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 Report dateSiteEvent description
05000370/LER-2017-00126 June 2017McGuire

On February 23, 2017, at 19:22 hours, with Unit 1 and Unit 2 operating at approximately 100 percent power, operators commenced a Unit 2 shutdown upon discovery of pressure boundary leakage on Unit 2 Safety Injection (NI) pipe upstream of the connection to "D" Reactor Coolant System (NC) Cold Leg. During a containment walk down inspection in Mode 3 on the next day, a pinhole pressure boundary leak was observed in the body of 2NC-30, Pressurizer Spray Bypass Valve.

The cause of the NI pipe leak is thermal fatigue damage caused by NC cross-loop flows. The cause of the 2NC-30 valve leak is a casting flaw attributed to a combination of defects during the manufacturing process that resulted in a through wall pinhole leak in the valve body. The NI pipe with the flaw and the valve with the pinhole leak could have structurally performed their design functions. Therefore, the health and safety of the public were not affected by these events.

Valve 2NC-30, the NI pipe, and leaking B-Loop NI check valves were replaced. Thermal cycling monitoring and mitigation devices were installed on Unit 2 and will be installed on Unit 1 during the next refueling outage.

05000369/LER-2016-00122 July 2016McGuire
Mcguire

On March 22, 2016, while Unit 1 was in end of cycle (EOC) refueling outage 1E0C24 (Mode 5), a manual ultrasonic (UT) examination of the Chemical and Volume Control System (NV), Charging Line to the 1A Reactor Coolant System (NC) cold leg confirmed a previously identified circumferential indication associated with weld 1NC1F-1374. The current examination results had shown that the indication had changed since the previous examination during 1E0C23 and concluded that the indication no longer met American Society of Mechanical Engineers (ASME) Section XI Code requirements. This condition is reportable under 10CFR50.73(a)(2)(ii)(A) as a degraded condition.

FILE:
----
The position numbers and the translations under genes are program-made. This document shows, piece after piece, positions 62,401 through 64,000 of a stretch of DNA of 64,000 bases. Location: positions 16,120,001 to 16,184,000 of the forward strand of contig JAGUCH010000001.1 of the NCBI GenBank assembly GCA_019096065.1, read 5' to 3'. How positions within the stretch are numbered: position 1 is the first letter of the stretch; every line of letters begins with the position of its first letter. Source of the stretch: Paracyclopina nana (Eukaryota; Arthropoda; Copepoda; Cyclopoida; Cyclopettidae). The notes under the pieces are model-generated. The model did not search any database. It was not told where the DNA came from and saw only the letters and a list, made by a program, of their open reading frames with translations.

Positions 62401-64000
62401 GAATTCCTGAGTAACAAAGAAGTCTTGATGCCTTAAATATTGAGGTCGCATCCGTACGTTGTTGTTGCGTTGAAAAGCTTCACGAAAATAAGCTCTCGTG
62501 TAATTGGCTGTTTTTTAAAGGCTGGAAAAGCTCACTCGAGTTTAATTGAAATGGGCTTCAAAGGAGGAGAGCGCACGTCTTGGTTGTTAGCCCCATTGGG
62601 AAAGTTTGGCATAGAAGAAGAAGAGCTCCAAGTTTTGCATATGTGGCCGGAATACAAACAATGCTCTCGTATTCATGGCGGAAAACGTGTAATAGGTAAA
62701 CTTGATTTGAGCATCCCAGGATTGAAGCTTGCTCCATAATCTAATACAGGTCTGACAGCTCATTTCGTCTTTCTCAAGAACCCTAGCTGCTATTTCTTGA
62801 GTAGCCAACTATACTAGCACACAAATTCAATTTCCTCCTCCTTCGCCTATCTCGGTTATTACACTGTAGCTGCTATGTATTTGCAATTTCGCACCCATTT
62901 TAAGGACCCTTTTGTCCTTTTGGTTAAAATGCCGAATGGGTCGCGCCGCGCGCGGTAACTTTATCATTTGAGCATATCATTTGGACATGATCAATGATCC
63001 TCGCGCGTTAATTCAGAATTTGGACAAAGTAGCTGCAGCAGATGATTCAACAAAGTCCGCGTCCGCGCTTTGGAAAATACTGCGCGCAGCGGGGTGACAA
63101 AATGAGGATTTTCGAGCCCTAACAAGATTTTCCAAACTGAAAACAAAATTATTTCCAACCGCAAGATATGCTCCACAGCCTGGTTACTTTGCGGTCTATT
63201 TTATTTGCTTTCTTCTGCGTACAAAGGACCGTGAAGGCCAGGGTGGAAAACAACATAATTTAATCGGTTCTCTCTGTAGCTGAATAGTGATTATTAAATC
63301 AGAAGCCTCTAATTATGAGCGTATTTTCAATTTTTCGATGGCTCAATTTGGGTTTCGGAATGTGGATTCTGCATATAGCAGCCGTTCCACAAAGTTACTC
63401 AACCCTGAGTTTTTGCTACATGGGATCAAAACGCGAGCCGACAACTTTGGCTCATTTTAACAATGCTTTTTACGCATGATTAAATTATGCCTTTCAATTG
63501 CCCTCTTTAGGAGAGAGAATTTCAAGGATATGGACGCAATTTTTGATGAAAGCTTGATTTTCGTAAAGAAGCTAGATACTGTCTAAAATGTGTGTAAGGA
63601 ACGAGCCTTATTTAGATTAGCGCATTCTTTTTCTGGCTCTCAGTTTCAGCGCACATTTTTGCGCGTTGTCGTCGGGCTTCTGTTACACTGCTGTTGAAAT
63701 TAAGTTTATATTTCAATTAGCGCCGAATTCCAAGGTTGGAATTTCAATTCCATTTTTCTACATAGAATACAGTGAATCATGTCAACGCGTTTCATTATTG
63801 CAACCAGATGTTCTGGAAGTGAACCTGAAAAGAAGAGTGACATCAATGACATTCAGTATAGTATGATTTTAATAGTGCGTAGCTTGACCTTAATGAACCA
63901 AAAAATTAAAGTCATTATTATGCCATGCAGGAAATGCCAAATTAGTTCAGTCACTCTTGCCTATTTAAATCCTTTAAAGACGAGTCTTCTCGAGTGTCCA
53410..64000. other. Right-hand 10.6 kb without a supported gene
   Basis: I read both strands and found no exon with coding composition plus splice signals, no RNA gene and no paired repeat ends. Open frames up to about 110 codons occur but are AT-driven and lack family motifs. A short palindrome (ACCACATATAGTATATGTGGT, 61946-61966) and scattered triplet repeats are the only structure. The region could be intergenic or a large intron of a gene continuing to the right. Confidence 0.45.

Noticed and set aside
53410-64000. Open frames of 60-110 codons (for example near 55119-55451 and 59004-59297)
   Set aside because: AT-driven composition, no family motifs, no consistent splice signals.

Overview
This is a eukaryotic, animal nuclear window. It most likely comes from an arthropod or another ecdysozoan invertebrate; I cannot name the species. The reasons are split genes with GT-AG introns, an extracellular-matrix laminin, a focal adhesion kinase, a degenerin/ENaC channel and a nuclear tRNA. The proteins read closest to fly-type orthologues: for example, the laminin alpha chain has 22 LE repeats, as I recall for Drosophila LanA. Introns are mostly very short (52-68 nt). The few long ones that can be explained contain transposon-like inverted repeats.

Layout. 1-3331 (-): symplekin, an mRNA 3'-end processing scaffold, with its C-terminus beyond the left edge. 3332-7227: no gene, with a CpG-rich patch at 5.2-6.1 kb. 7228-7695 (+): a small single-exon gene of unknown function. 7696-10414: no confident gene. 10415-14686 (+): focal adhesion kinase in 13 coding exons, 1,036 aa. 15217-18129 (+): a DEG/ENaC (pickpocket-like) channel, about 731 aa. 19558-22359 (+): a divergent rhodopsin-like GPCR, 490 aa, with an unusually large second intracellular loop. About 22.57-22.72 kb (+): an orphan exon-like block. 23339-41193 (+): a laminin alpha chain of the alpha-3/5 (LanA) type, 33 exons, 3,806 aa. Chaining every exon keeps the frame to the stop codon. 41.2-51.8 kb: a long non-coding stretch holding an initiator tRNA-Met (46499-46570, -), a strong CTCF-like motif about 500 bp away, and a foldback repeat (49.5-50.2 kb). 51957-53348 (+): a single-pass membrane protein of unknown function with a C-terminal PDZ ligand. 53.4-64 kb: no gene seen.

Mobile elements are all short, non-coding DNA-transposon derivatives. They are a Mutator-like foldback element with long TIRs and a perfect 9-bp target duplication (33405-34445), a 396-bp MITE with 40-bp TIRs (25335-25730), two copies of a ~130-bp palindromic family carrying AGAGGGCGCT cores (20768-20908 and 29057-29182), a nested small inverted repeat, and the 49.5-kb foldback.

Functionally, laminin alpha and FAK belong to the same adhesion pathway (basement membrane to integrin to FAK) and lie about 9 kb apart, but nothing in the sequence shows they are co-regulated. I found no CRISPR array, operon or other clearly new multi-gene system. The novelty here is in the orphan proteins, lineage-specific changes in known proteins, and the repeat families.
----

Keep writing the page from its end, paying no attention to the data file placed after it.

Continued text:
A specific cause for the condition could not be determined. A metallurgical examination concluded that the cause of the UT result could have been influenced by pre-existing welds associated with a legacy modification.

The affected NV piping on Unit 1 was replaced during refueling outage 1E0C24.

APPROVED BY OMB: NO. 3150-0104 EXPIRES: 01/31/2017 Reported lessons learned are incorporated into the licensing process and fed back to industry.

Send comments regarding burden estimate to the FOIA, Privacy and Information Collections Branch (T-5 F53), U.S. Nuclear Regulatory Commission, Washington, DC 20555-0001, or by internet e-mail to infocollects Resource@nrc.gov, and to the Desk Officer, Office of Information and Regulatory Affairs, NEOB-10202, (3150-0104), Office of Management and Budget, Washington, DC 20503. If a means used to impose an information collection does not display a currently valid OMB control number, the NRC may not conduct or sponsor, and a person is not required to respond to, the information collection.

05000370/LER-2015-0017 December 2015McGuire